The city erupts in chaos and nightmare violence. Communication in or out is impossible. The skies fill with lethal drone copters and airships bristling with heavy-duty cannon. Abandoned to their separate fates among hordes of monsters, the few surviving humans must find a way to elude the military blockade preventing their escape or to defeat the virus at its source—before government forces sacrifice them all.
Breakneck action, rogue science and deft portraiture combine for a grand and gripping tale of urban terror.
Website / Facebook / Twitter / Goodreads / YouTube
David W. Edwards is the writer, director and producer of the feature film Nightscape and author of the novels Nightscape: The Dreams of Devils and Nightscape: Cynopolis. He attended the University of Southern California's prestigious screenwriting program and earned bachelor's and master's degrees in English Literature while working for a variety of Hollywood production companies. He's the founder and former CEO of a successful high-tech market research firm, and a former two-term state representative. He currently lives in Hillsboro, Oregon with his family.
Follow the entire NIGHTSCAPE TOUR HERE
Brought to you by Worldwind Virtual Book Tours
“Maybe I should get the net,” Deliza said.
“No, no,” Von whispered. “Don’t wanna spook im wit you comin in.”
The pit bull twisted his boxy head to follow Teyo’s slow-motion advance, hackles fluttering and tail swishing. Teyo was careful to monitor the dog only out of the corner of his eye and to keep his catch pole pointed away from the animal. He didn’t regard pit bulls as innately aggressive; in fact, if he were to generalize about breeds on that score, he’d rank Chihuahuas higher. The pit bull inched forward on ragged paws, growling and popping its teeth. Teyo froze for a few tripping heartbeats then spun on the dog as it pounced at Von. He snagged the dog with the catch pole while it was in the air. The noose cut short a petulant bark. The dog skidded into the grass on its chin, its right foreleg trapped in the tightened loop.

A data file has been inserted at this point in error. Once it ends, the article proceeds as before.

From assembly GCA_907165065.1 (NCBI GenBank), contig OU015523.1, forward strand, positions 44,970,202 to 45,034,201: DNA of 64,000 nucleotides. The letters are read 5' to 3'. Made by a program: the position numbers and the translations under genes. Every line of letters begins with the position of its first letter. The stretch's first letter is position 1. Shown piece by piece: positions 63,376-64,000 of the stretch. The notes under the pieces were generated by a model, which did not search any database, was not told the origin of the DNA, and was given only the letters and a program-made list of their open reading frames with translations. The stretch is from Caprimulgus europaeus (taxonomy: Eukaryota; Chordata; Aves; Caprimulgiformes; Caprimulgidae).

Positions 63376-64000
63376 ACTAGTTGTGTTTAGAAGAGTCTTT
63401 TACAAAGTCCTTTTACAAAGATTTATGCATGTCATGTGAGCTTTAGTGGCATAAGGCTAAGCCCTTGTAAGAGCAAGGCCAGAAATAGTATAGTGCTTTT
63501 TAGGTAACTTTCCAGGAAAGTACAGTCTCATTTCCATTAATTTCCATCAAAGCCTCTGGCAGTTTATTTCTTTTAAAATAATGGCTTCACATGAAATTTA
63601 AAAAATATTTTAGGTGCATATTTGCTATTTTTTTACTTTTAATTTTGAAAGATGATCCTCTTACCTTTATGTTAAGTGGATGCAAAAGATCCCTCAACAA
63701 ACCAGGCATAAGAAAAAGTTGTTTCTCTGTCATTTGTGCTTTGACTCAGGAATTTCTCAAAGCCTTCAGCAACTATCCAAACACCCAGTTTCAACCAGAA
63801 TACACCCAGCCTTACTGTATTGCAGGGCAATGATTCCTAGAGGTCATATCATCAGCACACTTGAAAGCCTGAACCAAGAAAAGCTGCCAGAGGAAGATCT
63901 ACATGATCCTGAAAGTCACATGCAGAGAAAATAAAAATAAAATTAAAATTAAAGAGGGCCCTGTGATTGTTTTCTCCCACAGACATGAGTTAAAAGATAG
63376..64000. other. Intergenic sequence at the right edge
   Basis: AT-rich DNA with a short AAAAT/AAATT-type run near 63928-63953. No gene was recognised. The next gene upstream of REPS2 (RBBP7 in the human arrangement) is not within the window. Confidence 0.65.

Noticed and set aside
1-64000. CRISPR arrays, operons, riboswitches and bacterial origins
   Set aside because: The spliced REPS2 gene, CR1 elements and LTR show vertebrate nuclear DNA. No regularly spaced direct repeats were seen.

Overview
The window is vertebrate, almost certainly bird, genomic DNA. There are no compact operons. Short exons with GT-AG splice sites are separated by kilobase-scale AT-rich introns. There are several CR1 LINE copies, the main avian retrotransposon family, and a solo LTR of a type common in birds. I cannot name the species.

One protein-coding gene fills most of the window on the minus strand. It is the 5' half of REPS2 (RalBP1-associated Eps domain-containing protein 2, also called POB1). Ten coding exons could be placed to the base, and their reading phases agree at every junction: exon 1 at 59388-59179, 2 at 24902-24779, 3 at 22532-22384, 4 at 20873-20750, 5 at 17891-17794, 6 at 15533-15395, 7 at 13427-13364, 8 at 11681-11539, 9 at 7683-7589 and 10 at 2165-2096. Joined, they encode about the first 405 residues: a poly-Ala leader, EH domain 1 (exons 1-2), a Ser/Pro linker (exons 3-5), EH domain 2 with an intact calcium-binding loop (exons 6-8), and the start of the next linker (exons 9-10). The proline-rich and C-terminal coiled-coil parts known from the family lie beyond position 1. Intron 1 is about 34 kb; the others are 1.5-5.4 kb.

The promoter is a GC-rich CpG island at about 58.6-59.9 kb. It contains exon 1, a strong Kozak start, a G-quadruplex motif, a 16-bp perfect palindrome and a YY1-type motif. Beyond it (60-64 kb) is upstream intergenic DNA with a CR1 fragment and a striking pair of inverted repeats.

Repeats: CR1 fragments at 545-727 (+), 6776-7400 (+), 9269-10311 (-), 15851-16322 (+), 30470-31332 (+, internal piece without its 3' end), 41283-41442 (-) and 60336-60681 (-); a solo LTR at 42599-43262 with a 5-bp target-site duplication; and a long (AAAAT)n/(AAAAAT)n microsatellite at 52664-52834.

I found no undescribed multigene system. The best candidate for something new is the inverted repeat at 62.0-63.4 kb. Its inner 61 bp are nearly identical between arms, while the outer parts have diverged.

When Von shot forward, the dog hurried into the corner formed by the red brick of the porch steps and the waist-high chain link fence.
“Whoa, now,” Teyo said, pressuring the pit bull low to the ground. “Down, boy, down.”
Von ran the noose-end of his catch pole through the scrub grass to loop it around the dog’s shimmying hindquarters. “Got your back.”
The bungalow’s front door burst into jagged fragments and a great black-furred creature cut against the porch light. It was a mythical hybrid of jackal and giant. The creature had feral-red eyes and an elongated head topped with posted ears. Wiry arms ended in grasping, five-fingered claws. The creature reared back on its haunches and released a sonorous howl. The echoes alone seemed enough to settle its savage claim on the city.
Under the creature’s gaze, Von forgot himself.
Teyo yanked the emergency release on the catch pole. “Tha blue fuck?”
“Von!” Deliza screamed. “Von! Your gun!”
Deliza’s voice roused Von to action. He wrapped his fingers around the gun’s taped handgrip and loosed the Glock from his belt. The urgency of the moment caught him up.
Blood dripped from the creature’s chin to its sleek chest.
Teyo aimed his catch pole at the monster as though it were a lance, muttering curses and abuses. The pit bull scrambled around the far corner of the bungalow.
Von squeezed the trigger. The shot broke across the starless sky. The blast returned Von to his senses and he fired again and again. To what effect, he couldn’t say. The creature, the bungalow, the sky, everything, had assumed a watery indistinctness. Wounded, or merely annoyed, the creature growled a warning before clattering down the steps. It dropped to all fours on the concrete walkway and loped down the street to disappear in the dark between street lights.
Von lowered the pistol and gasped. He could barely follow his own words. “Can you believe that shit?”
“Muthafucker,” Teyo said, relieved.
“Couldja tell I hit im?”
Deliza rushed into the yard. Her angular chin looked dented and her breath came in troubled gulps. “That was unreal. I thought for sure it—no, wait…” She gestured helplessly toward the porch.
A middle-aged woman in a tattered nightie lurched to the edge of the top step, stagger-blind. Her mouth was a brilliant wound. Her intestines spilled from between her hands, slicking her bare legs with blood and viscera. She tried for a step that wasn’t there and tumbled down the concrete.
“Oh, God no,” Deliza cried. She pitched forward to check on the woman, stopped, trembling, her eyes welling up.
Teyo sleeved the sweat from his upper lip and said, “That seals it. This is a crazy crime scene now. We gotta pursue, right?”
Deliza bobbed her head in agreement then turned to Von, “You’re the best driver.”
Von threw up his hands, frustrated that Teyo had been the first to suggest pursuit, making him out to be a sidekick. He dug the van keys out of his jean pocket and jingled them cavalierly. “Say ‘Hey’ to a new grade a hell,” he muttered.